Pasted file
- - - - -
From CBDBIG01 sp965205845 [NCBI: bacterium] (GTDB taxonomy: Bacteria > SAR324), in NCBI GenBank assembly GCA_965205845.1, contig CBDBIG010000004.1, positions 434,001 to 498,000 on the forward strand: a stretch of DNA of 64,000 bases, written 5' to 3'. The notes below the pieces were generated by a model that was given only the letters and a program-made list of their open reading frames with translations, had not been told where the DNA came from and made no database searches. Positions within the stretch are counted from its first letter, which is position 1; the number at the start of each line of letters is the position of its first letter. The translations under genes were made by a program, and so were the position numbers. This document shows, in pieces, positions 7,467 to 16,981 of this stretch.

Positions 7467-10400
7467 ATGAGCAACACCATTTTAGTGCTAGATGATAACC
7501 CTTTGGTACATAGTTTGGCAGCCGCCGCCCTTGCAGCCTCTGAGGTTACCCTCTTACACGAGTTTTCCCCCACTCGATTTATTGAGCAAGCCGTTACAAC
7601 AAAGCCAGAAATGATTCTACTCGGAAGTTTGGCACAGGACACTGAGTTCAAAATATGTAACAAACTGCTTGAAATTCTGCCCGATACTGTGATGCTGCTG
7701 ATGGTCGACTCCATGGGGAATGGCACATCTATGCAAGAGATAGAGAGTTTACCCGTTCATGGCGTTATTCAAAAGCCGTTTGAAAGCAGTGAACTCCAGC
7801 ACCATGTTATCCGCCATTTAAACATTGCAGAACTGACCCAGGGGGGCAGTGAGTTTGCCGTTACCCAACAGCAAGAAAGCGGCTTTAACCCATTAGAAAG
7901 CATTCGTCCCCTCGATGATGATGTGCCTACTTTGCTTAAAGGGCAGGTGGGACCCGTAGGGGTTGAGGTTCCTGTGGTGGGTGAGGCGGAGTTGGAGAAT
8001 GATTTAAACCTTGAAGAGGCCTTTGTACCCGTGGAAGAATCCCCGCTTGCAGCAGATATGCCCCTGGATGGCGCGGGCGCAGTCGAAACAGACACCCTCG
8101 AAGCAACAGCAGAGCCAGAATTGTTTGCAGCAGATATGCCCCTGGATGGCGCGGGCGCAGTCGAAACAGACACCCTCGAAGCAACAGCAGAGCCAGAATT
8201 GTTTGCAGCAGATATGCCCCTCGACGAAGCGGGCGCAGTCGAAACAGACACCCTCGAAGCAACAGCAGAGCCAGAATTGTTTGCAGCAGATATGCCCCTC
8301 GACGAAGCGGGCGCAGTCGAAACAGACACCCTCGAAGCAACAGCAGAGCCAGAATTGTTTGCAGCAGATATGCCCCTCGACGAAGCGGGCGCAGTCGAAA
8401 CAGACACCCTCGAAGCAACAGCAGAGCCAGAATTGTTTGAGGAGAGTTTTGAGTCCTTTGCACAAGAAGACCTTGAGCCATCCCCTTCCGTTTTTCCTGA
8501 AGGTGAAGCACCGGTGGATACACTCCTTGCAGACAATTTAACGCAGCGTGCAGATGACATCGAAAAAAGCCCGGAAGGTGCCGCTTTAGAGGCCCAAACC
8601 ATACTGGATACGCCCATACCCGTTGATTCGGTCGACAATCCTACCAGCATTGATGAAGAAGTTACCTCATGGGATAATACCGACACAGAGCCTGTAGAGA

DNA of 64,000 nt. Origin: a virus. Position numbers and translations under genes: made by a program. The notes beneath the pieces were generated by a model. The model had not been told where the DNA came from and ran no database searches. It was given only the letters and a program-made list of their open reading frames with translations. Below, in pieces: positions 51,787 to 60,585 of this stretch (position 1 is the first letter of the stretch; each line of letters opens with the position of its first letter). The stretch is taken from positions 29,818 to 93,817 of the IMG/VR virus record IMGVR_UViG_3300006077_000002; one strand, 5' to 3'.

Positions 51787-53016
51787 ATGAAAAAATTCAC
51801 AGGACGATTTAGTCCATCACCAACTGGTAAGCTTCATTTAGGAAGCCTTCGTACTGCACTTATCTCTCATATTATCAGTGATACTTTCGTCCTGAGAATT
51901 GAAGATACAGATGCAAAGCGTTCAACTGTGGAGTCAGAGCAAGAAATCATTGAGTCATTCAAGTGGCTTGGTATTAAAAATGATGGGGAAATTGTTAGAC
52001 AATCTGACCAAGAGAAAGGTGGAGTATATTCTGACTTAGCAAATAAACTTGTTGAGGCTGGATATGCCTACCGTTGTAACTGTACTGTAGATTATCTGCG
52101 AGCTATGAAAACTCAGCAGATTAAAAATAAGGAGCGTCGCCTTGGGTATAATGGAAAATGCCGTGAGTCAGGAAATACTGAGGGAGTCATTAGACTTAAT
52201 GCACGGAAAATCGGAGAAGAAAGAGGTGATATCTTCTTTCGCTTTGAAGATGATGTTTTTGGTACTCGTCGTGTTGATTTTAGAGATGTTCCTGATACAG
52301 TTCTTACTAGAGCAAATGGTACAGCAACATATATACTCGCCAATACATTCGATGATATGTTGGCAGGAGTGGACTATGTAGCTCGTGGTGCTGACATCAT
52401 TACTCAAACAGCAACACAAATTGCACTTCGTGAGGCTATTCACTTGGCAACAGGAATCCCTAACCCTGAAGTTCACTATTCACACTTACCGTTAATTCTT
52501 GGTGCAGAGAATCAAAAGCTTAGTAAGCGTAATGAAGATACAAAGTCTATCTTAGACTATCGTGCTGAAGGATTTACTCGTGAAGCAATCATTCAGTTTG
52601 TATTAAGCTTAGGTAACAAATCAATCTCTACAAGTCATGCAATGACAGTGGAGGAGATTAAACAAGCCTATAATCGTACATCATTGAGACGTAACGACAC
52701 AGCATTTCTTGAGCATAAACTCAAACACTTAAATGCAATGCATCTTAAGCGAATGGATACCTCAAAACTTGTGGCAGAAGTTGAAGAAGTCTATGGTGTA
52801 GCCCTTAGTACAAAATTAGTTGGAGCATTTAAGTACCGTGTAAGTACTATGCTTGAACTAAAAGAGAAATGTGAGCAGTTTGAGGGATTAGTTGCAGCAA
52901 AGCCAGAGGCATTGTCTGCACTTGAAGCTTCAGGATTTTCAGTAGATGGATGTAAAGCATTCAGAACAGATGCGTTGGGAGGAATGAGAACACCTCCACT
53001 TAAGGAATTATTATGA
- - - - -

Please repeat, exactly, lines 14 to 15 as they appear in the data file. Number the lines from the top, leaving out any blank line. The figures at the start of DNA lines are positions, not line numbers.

8501 AGGTGAAGCACCGGTGGATACACTCCTTGCAGACAATTTAACGCAGCGTGCAGATGACATCGAAAAAAGCCCGGAAGGTGCCGCTTTAGAGGCCCAAACC
8601 ATACTGGATACGCCCATACCCGTTGATTCGGTCGACAATCCTACCAGCATTGATGAAGAAGTTACCTCATGGGATAATACCGACACAGAGCCTGTAGAGA